Climate change threatens our coffee now, too

Will the threat of losing our morning cups of coffee finally be enough to motivate us to stop climate change? Good coffee beans, which are tricky to grow, do best in tropical climates. But experts say those areas will be hit first and hit the hardes

- Will the threat of losing our morning cups of coffee finally be enough to motivate us to stop climate change?

Good coffee beans, which are tricky to grow, do best in tropical climates. But experts say those areas will be hit first and hit the hardest by extreme temperature changes, which can create unpredictable conditions from heavy rains to droughts.

According to a report from The Climate Institute, commissioned by Fairtrade Australia and New Zealand, by the year 2050, climate change could cut the areas suitable for growing coffee by 50%. Worldwide, we drink 2.5 billion cups a day and, as it is, production can barely keep up. With increasing demand and the coffee supply cut in half, we’ll all be paying big bucks for worse coffee.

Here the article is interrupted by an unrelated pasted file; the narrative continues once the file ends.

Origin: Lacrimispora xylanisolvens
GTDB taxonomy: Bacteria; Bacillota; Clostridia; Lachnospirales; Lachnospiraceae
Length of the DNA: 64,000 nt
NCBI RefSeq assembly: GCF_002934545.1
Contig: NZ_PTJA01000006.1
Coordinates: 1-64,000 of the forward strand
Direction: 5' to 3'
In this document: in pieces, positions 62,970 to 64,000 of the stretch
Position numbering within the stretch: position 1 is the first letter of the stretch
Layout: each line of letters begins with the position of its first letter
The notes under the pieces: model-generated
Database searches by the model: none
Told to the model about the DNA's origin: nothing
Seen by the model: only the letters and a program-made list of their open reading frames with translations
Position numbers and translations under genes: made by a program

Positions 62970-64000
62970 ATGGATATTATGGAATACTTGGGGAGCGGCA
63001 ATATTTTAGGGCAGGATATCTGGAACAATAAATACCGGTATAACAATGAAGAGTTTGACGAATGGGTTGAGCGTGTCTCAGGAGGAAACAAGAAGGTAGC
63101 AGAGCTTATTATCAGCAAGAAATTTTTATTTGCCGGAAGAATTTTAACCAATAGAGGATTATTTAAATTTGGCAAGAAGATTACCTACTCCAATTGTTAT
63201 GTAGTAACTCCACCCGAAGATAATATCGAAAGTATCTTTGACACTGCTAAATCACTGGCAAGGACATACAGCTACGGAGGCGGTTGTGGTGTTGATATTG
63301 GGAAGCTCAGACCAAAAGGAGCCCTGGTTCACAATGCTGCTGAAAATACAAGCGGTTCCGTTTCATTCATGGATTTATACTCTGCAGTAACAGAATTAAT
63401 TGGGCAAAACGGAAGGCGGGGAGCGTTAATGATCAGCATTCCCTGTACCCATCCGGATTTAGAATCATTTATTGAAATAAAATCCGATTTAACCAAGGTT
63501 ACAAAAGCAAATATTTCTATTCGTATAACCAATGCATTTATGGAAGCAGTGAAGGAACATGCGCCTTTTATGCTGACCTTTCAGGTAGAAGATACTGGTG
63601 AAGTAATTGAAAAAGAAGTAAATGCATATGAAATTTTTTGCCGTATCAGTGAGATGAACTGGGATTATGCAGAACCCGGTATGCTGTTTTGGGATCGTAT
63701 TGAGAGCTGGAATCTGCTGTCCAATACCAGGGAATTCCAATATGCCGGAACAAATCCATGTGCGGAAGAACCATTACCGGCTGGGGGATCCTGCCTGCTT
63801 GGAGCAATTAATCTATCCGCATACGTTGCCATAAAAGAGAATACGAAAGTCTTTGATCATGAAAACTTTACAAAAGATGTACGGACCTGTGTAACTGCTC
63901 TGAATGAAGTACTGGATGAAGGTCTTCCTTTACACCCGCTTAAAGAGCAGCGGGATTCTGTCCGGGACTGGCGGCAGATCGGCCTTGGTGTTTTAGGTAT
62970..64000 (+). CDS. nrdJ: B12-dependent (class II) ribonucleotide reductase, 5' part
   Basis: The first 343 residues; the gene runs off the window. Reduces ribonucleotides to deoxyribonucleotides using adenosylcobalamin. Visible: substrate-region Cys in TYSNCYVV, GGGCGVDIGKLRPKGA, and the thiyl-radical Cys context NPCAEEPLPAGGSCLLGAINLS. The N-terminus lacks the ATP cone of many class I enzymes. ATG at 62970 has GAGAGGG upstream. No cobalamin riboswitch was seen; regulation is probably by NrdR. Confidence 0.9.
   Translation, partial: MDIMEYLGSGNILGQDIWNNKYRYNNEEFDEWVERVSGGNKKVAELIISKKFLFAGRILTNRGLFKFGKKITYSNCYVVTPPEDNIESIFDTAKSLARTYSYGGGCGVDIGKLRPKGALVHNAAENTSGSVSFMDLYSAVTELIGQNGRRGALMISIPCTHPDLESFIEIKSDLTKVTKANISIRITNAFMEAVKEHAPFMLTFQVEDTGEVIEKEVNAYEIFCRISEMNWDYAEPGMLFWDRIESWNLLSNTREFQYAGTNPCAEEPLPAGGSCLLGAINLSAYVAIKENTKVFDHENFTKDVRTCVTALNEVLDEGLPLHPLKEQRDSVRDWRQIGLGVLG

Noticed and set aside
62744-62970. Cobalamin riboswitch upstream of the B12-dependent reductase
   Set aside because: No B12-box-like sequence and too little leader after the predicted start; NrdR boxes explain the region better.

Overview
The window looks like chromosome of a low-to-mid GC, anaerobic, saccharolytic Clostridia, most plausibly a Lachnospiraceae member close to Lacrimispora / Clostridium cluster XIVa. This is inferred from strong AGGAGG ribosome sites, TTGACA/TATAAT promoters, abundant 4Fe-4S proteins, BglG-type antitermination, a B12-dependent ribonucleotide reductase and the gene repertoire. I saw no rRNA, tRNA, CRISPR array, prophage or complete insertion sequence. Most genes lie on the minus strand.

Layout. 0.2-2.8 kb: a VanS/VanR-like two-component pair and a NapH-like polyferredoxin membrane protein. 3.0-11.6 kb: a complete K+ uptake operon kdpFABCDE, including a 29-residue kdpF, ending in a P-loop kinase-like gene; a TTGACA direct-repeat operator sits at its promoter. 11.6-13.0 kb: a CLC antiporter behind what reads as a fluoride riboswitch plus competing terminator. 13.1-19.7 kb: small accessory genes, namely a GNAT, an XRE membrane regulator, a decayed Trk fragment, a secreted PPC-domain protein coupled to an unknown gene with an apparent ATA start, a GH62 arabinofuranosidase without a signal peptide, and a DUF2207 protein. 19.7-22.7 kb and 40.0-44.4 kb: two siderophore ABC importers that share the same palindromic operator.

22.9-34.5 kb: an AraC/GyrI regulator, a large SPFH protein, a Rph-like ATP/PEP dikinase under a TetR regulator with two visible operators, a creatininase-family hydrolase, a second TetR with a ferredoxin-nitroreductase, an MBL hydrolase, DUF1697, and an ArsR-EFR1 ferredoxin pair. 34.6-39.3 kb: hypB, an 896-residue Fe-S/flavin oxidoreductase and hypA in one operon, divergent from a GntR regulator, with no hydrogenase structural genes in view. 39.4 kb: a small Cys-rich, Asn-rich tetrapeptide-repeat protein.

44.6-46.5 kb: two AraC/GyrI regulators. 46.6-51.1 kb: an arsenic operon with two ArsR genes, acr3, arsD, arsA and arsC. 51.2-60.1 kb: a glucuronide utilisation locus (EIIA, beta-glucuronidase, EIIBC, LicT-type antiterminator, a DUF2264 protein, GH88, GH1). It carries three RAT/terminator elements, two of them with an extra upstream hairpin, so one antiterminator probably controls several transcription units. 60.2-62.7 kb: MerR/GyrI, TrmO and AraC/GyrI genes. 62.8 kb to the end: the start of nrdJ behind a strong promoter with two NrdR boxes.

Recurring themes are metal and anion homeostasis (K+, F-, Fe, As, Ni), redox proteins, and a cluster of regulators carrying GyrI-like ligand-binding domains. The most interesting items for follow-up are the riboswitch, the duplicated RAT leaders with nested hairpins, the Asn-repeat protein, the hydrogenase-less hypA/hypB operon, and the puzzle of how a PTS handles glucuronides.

What can be done to save the crops? Farmers can plant trees to protect their crops from storms. They can also use varieties of beans that are resistant to a fungus which thrives in warm weather. And of course governments and companies will have to commit to stopping climate change.

If we can finally get the Giant Panda off the endangered species list, surely we can still save coffee. Yes, videos of Pandas help fuel our workdays, but there’s really no substitute for coffee.


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